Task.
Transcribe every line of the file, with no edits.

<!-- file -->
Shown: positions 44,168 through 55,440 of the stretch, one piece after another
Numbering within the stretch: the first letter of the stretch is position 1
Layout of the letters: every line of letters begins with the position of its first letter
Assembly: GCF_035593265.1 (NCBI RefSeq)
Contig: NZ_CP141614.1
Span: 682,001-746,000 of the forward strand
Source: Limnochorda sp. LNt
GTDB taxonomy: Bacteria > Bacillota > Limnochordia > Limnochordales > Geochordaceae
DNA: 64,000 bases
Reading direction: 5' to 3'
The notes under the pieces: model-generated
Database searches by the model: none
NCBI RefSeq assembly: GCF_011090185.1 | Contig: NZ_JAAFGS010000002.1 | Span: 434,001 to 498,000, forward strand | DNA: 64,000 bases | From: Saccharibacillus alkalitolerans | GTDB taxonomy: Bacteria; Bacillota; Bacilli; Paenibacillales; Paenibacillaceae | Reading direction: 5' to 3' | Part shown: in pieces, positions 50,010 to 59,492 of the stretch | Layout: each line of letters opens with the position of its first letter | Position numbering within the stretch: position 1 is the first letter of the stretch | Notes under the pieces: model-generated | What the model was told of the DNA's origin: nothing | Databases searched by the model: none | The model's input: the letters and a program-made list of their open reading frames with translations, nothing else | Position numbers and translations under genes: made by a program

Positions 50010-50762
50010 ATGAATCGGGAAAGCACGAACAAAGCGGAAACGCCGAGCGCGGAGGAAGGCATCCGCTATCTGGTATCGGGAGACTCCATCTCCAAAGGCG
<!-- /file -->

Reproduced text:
Shown: positions 44,168 through 55,440 of the stretch, one piece after another
Numbering within the stretch: the first letter of the stretch is position 1
Layout of the letters: every line of letters begins with the position of its first letter
Assembly: GCF_035593265.1 (NCBI RefSeq)
Contig: NZ_CP141614.1
Span: 682,001-746,000 of the forward strand
Source: Limnochorda sp. LNt
GTDB taxonomy: Bacteria > Bacillota > Limnochordia > Limnochordales > Geochordaceae
DNA: 64,000 bases
Reading direction: 5' to 3'
The notes under the pieces: model-generated
Database searches by the model: none
NCBI RefSeq assembly: GCF_011090185.1 | Contig: NZ_JAAFGS010000002.1 | Span: 434,001 to 498,000, forward strand | DNA: 64,000 bases | From: Saccharibacillus alkalitolerans | GTDB taxonomy: Bacteria; Bacillota; Bacilli; Paenibacillales; Paenibacillaceae | Reading direction: 5' to 3' | Part shown: in pieces, positions 50,010 to 59,492 of the stretch | Layout: each line of letters opens with the position of its first letter | Position numbering within the stretch: position 1 is the first letter of the stretch | Notes under the pieces: model-generated | What the model was told of the DNA's origin: nothing | Databases searched by the model: none | The model's input: the letters and a program-made list of their open reading frames with translations, nothing else | Position numbers and translations under genes: made by a program

Positions 50010-50762
50010 ATGAATCGGGAAAGCACGAACAAAGCGGAAACGCCGAGCGCGGAGGAAGGCATCCGCTATCTGGTATCGGGAGACTCCATCTCCAAAGGCG